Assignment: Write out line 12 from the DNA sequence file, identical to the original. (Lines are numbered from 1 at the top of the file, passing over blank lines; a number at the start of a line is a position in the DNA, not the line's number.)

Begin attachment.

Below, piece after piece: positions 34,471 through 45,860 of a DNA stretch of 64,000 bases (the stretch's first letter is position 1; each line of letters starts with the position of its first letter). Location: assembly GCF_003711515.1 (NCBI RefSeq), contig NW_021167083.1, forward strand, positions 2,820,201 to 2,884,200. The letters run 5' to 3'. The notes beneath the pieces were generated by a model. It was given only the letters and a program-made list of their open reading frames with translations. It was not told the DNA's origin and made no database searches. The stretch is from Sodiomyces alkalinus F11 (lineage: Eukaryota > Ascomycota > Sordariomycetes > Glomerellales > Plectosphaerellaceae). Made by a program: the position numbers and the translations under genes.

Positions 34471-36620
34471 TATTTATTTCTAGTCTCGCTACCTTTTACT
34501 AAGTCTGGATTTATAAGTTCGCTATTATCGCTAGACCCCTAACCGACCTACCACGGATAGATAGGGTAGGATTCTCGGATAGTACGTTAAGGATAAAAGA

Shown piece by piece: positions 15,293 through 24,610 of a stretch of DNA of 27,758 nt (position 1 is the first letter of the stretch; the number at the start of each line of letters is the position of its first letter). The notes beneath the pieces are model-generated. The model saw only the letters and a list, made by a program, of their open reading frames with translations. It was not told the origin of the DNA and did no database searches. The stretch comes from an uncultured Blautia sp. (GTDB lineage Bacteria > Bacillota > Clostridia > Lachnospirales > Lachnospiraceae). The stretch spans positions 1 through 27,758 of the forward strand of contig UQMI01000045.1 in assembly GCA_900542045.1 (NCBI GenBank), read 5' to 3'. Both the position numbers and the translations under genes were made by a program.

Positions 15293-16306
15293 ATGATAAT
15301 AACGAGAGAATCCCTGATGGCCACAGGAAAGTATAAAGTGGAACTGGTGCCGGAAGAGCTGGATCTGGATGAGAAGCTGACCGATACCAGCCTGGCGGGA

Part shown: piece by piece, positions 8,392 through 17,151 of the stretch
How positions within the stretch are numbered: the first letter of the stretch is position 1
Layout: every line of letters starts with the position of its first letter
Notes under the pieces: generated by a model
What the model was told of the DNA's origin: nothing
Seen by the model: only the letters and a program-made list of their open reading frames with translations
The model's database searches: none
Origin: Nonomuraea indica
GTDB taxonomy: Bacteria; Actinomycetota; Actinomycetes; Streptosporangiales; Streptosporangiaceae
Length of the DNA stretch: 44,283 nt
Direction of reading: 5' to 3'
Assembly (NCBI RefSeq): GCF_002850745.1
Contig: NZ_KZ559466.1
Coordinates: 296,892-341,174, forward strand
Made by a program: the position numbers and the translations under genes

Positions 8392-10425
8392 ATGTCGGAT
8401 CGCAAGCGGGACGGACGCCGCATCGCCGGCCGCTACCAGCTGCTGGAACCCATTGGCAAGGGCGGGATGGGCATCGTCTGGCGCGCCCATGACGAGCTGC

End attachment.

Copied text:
Notes under the pieces: generated by a model